A quick guide to what makes Ras Al Khaimah a great place to do business and the essentials any investor should take into consideration before committing.

Since Ras Al Khaimah joined the UAE on February 10, 1972 under the leadership of Sheikh Saqr bin Mohammad Al Qasimi, the Emirate has become a true trading and industrial hub with an economy that continues to expand and thrive.


Ras Al Khaimah has no direct corporate income taxes, no sales taxes, and no wealth taxes. The only exception to this zero tax policy is the treatment of oil and gas exploration companies and branches of foreign banks, which are subject to tax, and branches of foreign banks that are taxed as well.


Ras Al Khaimah offers several options for company formation. The first is a limited liability company whereby foreign investors are entitled to conduct business through a limited liability company in the Emirate. It can be incorporated with a minimum of two and a maximum of 50 shareholders. A limited liability company requires a minimum 51% shareholding by UAE citizens. Profit and loss distribution can be allocated to favor the minority shareholder in ratios of up to 90/10. In order to establish a limited liability company, it is mandatory to show that capital has been deposited in a UAE bank.

The second option is a branch and representative office of a foreign commercial company. The activities of a representative office are restricted only to collecting information and marketing the activities of its parent company, but a branch office is allowed to perform contracts or conduct other activities in the name of its parent company. Such activities must be related to the objects of the parent company and mentioned in the branch office trade license.

The third option is a joint-venture company, which is a contractual agreement between a foreign party and a local party licensed to engage in an activity. The local party's participation in the joint venture must be at least 51%, but the profit and loss distribution can be allocated in favor of the minority shareholder. In this company structure, the foreign partner deals with third parties under the name of the local partner.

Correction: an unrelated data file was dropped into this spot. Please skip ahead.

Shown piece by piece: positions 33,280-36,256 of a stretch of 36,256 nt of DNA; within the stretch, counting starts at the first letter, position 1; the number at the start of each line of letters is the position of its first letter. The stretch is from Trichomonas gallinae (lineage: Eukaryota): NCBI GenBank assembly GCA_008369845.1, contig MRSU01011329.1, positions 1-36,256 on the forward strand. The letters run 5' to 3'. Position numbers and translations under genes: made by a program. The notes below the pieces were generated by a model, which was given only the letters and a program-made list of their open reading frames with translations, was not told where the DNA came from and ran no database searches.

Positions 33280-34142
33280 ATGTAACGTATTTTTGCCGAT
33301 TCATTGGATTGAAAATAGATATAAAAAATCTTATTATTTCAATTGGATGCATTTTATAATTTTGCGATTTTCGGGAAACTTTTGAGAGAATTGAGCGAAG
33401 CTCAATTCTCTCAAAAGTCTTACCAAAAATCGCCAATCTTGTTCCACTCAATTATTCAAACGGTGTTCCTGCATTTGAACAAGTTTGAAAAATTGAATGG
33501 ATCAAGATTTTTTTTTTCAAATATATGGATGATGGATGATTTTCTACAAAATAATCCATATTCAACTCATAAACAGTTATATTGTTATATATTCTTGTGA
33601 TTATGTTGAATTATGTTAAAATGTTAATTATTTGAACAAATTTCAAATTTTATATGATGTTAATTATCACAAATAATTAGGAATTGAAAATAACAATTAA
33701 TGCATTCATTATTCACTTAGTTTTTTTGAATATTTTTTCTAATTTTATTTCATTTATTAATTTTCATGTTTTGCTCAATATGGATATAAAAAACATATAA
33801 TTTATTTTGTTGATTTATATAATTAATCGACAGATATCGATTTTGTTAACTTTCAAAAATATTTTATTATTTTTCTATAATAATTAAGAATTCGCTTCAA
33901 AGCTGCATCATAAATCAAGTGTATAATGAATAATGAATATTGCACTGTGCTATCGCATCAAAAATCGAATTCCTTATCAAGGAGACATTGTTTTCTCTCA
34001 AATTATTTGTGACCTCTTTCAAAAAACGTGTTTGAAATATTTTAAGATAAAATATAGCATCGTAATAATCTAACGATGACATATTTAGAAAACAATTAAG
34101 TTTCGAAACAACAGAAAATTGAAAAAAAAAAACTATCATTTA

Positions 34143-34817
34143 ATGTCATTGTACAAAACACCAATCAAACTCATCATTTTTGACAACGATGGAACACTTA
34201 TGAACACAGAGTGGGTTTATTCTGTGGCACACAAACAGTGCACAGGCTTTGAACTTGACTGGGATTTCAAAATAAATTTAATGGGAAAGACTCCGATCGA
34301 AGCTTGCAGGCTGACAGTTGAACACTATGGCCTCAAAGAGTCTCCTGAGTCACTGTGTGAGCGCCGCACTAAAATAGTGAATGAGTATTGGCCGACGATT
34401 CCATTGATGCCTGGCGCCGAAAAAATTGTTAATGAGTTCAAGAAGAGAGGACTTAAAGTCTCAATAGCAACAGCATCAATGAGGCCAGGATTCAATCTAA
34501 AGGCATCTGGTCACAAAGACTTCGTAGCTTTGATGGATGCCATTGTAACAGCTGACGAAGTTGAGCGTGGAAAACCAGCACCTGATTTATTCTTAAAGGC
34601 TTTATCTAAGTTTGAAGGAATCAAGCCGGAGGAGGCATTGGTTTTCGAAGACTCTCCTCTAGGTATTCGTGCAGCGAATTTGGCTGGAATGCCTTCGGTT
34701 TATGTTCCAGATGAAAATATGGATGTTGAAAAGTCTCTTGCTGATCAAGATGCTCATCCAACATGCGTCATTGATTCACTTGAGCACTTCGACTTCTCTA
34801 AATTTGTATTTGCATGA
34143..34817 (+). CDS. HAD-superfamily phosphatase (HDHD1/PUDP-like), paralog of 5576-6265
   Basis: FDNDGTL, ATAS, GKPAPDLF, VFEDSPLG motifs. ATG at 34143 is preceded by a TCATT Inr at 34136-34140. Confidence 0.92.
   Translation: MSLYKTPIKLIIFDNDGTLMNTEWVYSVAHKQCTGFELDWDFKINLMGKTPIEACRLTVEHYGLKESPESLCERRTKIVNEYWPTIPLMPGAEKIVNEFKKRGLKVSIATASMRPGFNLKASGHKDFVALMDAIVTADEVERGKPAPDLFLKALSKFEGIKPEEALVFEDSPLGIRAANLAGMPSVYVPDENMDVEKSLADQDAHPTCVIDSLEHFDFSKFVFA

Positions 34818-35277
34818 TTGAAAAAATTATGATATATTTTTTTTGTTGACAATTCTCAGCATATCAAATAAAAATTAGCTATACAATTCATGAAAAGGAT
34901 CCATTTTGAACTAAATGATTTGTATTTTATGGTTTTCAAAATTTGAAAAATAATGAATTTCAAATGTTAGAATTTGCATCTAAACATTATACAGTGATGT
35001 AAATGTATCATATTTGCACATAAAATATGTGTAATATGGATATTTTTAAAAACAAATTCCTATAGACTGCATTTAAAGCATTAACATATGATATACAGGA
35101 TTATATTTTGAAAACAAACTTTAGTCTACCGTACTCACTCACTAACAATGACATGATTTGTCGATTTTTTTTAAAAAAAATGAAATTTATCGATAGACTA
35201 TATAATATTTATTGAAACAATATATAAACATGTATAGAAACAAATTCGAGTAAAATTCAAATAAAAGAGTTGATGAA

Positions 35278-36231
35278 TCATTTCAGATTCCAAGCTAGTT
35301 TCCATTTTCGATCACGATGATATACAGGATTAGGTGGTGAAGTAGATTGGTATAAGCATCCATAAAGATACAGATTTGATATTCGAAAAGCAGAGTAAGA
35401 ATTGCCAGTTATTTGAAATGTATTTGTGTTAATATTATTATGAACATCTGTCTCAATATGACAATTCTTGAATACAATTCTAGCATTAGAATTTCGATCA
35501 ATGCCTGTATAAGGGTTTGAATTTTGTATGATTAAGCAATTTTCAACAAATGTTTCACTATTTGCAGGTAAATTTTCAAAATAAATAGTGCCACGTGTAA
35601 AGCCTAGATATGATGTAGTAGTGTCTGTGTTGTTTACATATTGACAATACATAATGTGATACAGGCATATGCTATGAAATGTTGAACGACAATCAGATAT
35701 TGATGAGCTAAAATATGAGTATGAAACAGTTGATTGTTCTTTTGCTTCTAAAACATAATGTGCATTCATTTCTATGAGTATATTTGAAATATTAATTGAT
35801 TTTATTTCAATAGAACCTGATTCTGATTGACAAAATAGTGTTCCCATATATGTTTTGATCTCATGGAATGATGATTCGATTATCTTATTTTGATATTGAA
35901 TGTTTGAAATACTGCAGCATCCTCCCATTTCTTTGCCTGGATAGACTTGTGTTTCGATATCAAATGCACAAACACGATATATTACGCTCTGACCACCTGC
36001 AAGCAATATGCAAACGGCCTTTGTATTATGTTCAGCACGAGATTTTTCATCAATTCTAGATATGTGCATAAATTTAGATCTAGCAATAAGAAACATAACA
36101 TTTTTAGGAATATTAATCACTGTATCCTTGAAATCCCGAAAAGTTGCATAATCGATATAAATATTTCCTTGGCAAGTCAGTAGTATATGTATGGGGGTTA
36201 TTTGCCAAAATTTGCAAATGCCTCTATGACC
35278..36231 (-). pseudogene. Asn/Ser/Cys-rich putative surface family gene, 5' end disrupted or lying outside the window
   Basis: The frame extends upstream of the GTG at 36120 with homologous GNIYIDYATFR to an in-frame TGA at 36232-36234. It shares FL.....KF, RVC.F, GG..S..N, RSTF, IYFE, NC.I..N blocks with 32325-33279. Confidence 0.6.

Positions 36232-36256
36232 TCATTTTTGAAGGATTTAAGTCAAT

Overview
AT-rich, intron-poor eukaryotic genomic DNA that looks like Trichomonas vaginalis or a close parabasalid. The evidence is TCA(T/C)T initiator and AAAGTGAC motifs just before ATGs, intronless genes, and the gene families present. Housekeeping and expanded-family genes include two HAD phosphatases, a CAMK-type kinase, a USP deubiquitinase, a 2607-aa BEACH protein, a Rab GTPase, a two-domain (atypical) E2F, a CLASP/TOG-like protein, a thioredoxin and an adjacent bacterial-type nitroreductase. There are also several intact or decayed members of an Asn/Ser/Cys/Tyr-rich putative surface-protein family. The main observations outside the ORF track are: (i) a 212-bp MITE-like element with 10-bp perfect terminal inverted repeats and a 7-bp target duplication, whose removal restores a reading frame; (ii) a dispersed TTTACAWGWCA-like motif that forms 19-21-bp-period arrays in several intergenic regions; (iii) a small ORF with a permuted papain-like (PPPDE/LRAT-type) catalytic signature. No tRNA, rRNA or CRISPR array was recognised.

Another option is a public and private shareholding company, which is for when two or more individuals that carry out non-commercial or professional/artisan activities and may form professional partnerships. These types of businesses may be 100% foreign owned. However, public and private shareholding companies are obliged to appoint a UAE national agent.

One option that is available is the formation of a public joint stock company. This company must have a minimum capital of AED15 million and the number of shareholders must not be above nine. This company must be licensed by the Ministry of Economy and Commerce, and if the company conducts banking or investment activities, it must be approved by the central bank. An alternative to this is a private joint stock company. This company cannot have less than three shareholders, and all shareholders must subscribe to the full capital of at least AED2 million. The shares of a private joint stock company cannot be put up for public subscription.

One common option is the formation of a free zone company (FZCO), which is a limited liability company and can be registered by two or more shareholders. The minimum capital for setting up a FZCO is AED 250,000. Alternatively, a free zone establishment (FZE) is a separate legal entity with a sole business owner. A FZE can be owned either by a person or a corporate body and the minimum capital for setting up a FZE is AED150,000.
The final option is an international business company, and with this option there are no restrictions on the number of shareholders or directors of an international business company. Shareholders and directors are not obliged to hold an annual meeting or to file audited accounts. The International Business Companies (IBC) registry displays only the name of the company and the date of incorporation. International business companies are not authorized to conduct business activities in Ras Al Khaimah with the exception of accounting, audit, legal, and banking activities. International business companies cannot employ staff locally.